Masks, Political Symbols, and Public Trust

by Jessica Weinkle, Department of Public and International Affairs, University of North Carolina Wilmington

The incoming Biden Administration will ask the nation to wear masks for 100 days.  According to one article, Biden states, “Just 100 days to mask, not forever. 100 days. And I think we'll see a significant reduction.”

Much scientific literature supports a mask wearing policy, but the masks themselves have become politically symbolic. 

There was great showboating during election campaigning regarding the masks.  Democrats donned a mask in all public appearances making a production out of taking off the mask to speak and putting the mask back on to take their place back on stage.  Republicans went out of their way to snub the relatively common-sense practice in large gatherings.

The Biden Administration’s 100-day request is exemplar of the symbolism.  To my knowledge there is nothing scientifically meaningful about 100 days of mask wearing. But the “First 100 days” of a presidency has much political significance.  In the US, there is a regular accounting of the success and failures of a presidency at the 100-day mark. 

North Carolina Democratic Governor Cooper put a mask mandate into effect back in June.  In recent weeks, the state has seen a rapid increase in COVID like much of the US and other nations.  In North Carolina, the rise in cases is attributed mainly to rural areas, religious gatherings, family gatherings, and a lack of mask wearing in these settings.  So, a recent Executive Order seeks to increase compliance with the mask mandate.

Certainly, a huge factor in a lack of compliance with mask wearing is the extent to which the Trump Administration politicized the measure.  As a resident of a conservative leaning region, wearing a mask feels like a visible signifier of my information sources and general support for our governor and Health secretary. It’s my scarlet letter.  

In a recent trip to the grocery store, I listened to two women in the dairy department gripe about the mask mandate as a scare tactic.  Another woman at the self-checkout wore a mask that read, “Deep State.”  My mask is a festive red, white and blue.

The potential for misinformation and polarization around pandemic response is documented in North Carolina’s archived pandemic plans.

In 2007, a NC Task Force on Ethical Guidelines for an Influenza Pandemic  described the challenges pandemic responses pose to civil liberties and thus, public willingness to comply.  Managing pandemic response would need a very tactful approach towards the public.  Because the Task Force was so adamant about the need for trust in government for a successful pandemic response 13 years ago, it is worth referencing them at length,  

The Task Force recognized the importance of keeping the public informed and engaged as a partner to be successful at every stage of the pandemic. Every attempt should be made to ensure the public is aware of the need for epidemic-related restrictions of individual liberties. Public feedback should be sought and public education should be provided regarding the measures, ideally prior to implementation. Informing the public about the reasoning behind these social distancing measures likely will improve compliance. During a pandemic, public health officials and other state and local officials have an ethical obligation to ensure that the public is provided with timely, accurate health information in order to keep the public informed of the progress of the pandemic and the measures that people can take to protect themselves and their families. Government should disseminate information via the media and trusted community leaders to help ensure that information reaches people at risk. Providing timely and accurate information will help reduce the spread of misinformation and panic.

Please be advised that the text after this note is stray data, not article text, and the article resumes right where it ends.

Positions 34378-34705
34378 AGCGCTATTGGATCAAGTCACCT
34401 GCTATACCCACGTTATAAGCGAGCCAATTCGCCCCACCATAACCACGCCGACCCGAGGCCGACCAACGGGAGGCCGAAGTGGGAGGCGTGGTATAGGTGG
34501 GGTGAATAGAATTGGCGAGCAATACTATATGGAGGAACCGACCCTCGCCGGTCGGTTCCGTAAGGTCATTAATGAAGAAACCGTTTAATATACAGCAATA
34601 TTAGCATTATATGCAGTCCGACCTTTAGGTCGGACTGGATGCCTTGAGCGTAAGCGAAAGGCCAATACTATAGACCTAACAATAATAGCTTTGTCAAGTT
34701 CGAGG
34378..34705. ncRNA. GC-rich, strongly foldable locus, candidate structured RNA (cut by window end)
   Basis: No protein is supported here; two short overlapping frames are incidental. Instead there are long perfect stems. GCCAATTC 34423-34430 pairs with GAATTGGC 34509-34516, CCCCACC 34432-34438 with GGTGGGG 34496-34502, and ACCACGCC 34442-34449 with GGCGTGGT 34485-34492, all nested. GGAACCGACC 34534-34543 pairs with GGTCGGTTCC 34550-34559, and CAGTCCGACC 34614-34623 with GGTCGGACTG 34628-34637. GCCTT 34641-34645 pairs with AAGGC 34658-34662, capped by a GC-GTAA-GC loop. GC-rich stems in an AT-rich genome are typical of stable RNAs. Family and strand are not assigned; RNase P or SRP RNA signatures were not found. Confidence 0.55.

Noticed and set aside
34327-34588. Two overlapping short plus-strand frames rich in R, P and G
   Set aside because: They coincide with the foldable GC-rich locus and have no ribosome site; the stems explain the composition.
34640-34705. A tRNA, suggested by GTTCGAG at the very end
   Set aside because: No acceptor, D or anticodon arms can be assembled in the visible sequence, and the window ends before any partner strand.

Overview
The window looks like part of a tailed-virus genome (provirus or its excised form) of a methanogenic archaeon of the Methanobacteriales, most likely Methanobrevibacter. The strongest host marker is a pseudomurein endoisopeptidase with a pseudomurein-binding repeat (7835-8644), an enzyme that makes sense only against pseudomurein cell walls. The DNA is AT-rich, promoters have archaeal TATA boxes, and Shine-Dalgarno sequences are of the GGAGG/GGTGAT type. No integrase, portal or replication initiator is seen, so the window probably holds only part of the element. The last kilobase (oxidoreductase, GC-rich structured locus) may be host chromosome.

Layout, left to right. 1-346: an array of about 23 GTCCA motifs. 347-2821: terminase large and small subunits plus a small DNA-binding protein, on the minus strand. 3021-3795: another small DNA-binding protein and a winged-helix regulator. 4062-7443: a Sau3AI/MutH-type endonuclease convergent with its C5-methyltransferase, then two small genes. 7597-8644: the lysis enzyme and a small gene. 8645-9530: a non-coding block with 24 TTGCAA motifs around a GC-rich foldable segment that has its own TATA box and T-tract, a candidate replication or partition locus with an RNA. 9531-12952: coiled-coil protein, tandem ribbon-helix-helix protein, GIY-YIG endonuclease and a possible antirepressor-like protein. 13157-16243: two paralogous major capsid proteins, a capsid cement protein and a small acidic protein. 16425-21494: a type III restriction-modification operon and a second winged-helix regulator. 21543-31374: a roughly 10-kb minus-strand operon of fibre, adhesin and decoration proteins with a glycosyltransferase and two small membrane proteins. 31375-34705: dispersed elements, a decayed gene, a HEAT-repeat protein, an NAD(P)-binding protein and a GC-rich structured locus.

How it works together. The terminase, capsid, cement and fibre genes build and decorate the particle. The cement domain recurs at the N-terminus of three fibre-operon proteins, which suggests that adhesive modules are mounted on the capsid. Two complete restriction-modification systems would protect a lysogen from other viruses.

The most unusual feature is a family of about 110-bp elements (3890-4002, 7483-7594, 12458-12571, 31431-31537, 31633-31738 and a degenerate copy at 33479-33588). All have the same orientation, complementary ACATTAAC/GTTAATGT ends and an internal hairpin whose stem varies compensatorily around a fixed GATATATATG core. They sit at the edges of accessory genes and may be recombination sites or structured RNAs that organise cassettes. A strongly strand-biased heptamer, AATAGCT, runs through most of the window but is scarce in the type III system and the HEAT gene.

Recent research suggests much of what the 2007 Task Force wrote about, those governments that have the public trust do better in their pandemic response.  Those governments that do not have the public trust fail quite miserably in pandemic response.

Trust is something that we are currently lacking in government and its ability to protect our personal data. A 2019 Pew study shows that over 80% of Americans trust neither government or business to protect their digital privacy.  Between a polarized lens in viewing the actions of government and a general feeling of distrust in how data is used contact tracing has proven difficult in the US.  

Despite strong encouragement by our state health agencies there is only about 50% compliance with tracing efforts.  Most American’s are skeptical about answering the phone for numbers they don’t recognize often assuming it to be a scam.  According to the US Financial Trade Commission, they are correct in their assumptions. 

A media briefing on COVID by the North Carolina health secretary indicates that the lack of trust is undermining testing efforts, as well. 

The Biden Administration needs to work on building back trust in government not just for effective pandemic response over the next year, but for creating stability in democratic political order.  This requires more than championing Democrats’ political symbols such as masks (and most recently Dr. Fauci). 

Building trust requires addressing the underlying grievances that enable these things (and people) to become so divisive.  This is certainly not easy.  But a first step would be to find a meaningful scientific metric for the length of time Americans should wear a mask rather than the politically potent metric of “100 days.” 

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